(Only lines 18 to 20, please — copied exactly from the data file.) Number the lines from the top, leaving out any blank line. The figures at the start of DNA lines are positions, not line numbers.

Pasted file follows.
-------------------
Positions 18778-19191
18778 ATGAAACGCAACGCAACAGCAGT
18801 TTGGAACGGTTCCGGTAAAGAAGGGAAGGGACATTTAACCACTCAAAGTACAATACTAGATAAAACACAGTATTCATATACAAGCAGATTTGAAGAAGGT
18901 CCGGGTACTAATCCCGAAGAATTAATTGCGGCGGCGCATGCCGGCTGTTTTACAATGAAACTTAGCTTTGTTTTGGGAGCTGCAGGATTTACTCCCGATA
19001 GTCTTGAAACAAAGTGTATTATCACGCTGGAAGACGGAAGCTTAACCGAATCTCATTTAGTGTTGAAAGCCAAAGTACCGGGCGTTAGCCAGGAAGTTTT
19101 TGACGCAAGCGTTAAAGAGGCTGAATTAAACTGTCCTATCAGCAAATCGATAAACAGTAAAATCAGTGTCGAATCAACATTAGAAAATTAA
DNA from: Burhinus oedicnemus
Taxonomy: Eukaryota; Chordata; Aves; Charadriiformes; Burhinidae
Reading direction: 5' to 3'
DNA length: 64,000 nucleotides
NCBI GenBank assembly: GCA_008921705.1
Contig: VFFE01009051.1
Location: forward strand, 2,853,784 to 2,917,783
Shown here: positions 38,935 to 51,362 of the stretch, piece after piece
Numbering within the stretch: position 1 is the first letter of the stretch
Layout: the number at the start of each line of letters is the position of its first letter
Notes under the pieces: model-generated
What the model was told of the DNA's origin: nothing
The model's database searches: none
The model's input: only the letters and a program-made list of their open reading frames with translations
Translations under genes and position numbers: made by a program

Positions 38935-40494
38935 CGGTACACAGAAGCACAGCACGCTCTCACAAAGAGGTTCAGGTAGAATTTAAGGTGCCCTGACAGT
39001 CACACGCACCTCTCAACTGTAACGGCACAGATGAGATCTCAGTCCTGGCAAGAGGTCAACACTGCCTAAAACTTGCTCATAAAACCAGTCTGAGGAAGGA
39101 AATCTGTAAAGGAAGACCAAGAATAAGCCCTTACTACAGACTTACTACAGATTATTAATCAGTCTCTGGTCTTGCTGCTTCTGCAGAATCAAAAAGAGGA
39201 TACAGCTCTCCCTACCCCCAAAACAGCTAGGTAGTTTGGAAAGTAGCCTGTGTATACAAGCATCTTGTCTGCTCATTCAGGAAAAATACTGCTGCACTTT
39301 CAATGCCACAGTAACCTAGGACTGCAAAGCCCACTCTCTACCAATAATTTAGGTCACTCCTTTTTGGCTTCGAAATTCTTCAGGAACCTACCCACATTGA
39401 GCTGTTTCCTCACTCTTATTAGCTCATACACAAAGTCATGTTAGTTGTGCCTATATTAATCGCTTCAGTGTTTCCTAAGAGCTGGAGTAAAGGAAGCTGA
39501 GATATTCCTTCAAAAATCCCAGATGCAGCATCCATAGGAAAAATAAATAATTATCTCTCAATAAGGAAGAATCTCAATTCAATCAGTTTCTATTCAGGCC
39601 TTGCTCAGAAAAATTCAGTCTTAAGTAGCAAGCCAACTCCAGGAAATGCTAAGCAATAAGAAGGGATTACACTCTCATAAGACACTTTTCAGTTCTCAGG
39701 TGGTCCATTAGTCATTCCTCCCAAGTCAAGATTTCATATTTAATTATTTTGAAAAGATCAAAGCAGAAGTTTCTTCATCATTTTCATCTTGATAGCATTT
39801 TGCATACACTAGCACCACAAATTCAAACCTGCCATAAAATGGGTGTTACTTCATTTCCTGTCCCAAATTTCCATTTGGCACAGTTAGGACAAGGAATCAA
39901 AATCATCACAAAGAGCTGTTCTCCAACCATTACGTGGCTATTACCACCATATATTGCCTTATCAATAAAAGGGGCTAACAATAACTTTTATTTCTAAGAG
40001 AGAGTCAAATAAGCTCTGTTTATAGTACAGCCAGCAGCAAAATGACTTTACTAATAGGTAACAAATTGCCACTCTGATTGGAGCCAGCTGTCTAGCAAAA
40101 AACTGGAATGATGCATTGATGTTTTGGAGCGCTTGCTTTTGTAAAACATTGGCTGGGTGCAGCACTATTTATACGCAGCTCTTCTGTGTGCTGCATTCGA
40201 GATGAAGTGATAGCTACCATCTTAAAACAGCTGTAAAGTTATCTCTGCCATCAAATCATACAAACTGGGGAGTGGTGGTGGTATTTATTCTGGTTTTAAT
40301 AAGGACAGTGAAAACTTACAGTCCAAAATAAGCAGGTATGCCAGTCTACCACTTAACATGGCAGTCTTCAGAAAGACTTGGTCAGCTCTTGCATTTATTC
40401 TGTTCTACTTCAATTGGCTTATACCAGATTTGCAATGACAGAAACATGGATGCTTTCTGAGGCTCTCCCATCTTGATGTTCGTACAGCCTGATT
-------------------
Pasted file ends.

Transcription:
What the model was told of the DNA's origin: nothing
The model's database searches: none
The model's input: only the letters and a program-made list of their open reading frames with translations